Amid the wreckage of the banking sector caused by the year-long credit crunch, one mid-size California player feels confident enough in its standing to reject a takeover offer.
traded modestly higher on Thursday, one day after the San Francisco-bank told shareholders to reject a $3 billion, or $63 a share, tender offer by its majority stakeholder,
The Bank of Tokyo-Mitsubishi UFJ
, a wholly-owned subsidiary of
Mitsubishi UFJ Financial Group
. The Japanese bank currently holds a 65% stake in UnionBanCal.
Analysts say the market expects the bid to move higher. The $63 a share price represents an 8.3% premium to Monday's closing share price of UnionBanCal -- the day before the offer was proposed. Shares were up 21 cents to $65.21 on Wednesday afternoon.
"We do not believe this is the end of the dance," writes Lana Chan, an analyst at BMO Capital Markets. Mitsubishi UFJ "has the ability to do
raise its offer given that the $3 billion offer is only roughly 3% of
its market capitalization and given that UnionBanCal would likely be used as a launch-pad for potential future acquisitions in the U.S. for the large Japanese bank."
Analysts say the bid could rise to between $65 a share to $70 a share.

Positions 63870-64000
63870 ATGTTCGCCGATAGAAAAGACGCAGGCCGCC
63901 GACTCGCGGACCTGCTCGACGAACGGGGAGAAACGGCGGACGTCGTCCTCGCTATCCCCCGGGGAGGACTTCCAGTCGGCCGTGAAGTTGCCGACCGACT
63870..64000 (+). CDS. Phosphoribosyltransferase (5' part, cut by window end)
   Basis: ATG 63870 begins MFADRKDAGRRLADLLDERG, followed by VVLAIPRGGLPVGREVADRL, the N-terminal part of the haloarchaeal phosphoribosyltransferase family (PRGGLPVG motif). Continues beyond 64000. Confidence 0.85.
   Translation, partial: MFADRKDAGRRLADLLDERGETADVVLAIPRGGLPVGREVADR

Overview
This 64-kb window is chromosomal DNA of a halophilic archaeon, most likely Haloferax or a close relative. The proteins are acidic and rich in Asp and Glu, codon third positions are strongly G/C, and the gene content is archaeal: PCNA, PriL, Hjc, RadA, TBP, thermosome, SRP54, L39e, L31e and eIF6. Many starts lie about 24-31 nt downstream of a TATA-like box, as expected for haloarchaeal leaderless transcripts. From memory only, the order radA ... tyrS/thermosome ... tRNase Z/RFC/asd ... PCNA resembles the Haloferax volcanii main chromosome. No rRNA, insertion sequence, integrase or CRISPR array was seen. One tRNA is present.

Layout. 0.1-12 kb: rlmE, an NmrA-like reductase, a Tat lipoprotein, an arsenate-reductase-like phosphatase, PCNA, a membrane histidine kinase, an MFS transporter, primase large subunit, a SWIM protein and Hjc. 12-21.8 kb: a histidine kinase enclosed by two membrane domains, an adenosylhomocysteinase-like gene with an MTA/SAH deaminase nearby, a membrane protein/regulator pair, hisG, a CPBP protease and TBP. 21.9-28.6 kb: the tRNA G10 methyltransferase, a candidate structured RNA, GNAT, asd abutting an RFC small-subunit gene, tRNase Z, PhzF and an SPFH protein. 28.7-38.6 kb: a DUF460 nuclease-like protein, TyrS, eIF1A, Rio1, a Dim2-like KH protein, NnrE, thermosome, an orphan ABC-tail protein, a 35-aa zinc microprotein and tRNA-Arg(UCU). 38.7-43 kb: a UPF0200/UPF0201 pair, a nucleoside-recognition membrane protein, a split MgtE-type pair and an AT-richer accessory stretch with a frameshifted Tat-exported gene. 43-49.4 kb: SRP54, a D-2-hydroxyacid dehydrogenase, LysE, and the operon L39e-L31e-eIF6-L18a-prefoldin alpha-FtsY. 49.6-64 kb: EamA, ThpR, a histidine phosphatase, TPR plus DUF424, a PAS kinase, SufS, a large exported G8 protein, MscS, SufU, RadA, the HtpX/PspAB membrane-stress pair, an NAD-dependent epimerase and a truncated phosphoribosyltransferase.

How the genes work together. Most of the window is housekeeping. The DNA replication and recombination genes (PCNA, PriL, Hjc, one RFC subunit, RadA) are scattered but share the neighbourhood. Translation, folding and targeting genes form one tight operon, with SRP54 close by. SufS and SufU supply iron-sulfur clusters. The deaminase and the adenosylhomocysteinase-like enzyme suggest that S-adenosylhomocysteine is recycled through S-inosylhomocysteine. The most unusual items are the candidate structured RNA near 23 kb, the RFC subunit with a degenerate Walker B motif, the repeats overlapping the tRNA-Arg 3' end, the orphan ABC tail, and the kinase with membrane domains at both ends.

UnionBanCal says the offer "substantially undervalues" the company. The San Francisco-based bank cited its strong capital position, "superior" credit quality despite a poor banking environment, particularly in its home state. It also said that the Japanese bank was taking advantage of the negative sentiment in the banking industry these days to submit a low offer.
"The proposed price does not reflect the strength of UnionBanCal's strong capital position, the superior credit quality of its assets, and its potential for profitable asset and core deposit growth in the current market environment," Richard Farman, UnionBanCal's lead director and head of the special committee reviewing the offer, said in a release Wednesday.
The company added that the proposed offer was made at a time of "negative sentiment and uncertain outlook" in the banking sector and that "any valuation of UnionBanCal should not be inappropriately impacted by these negative factors."
"We agree with
UnionBanCal's perspective that it does not make sense to sell at a point of weakness for the industry if they are a long-term survivor and bank multiples eventually revert to the median, but
Mitsubishi UFJ's majority ownership stake takes this out of
UnionBanCal's hands to some degree," Brent Christ, an analyst at Fox-Pitt, Kelton Cochran Caronia Waller, writes in a note. The $63 a share offer represents 1.8 times book value, 2 times tangible book value and 13.9% core deposit premium, he estimates.
"I think it should be a little bit more," Christ says in an interview.
UnionBanCal "certainly has, relative to a lot of the other California banks, weathered the storm. I think that
the Bank of Tokyo sees that and sees where the valuations are
at other banks and wants to expand their presence in the U.S. a bit. This would be a good platform to do that," Christ says.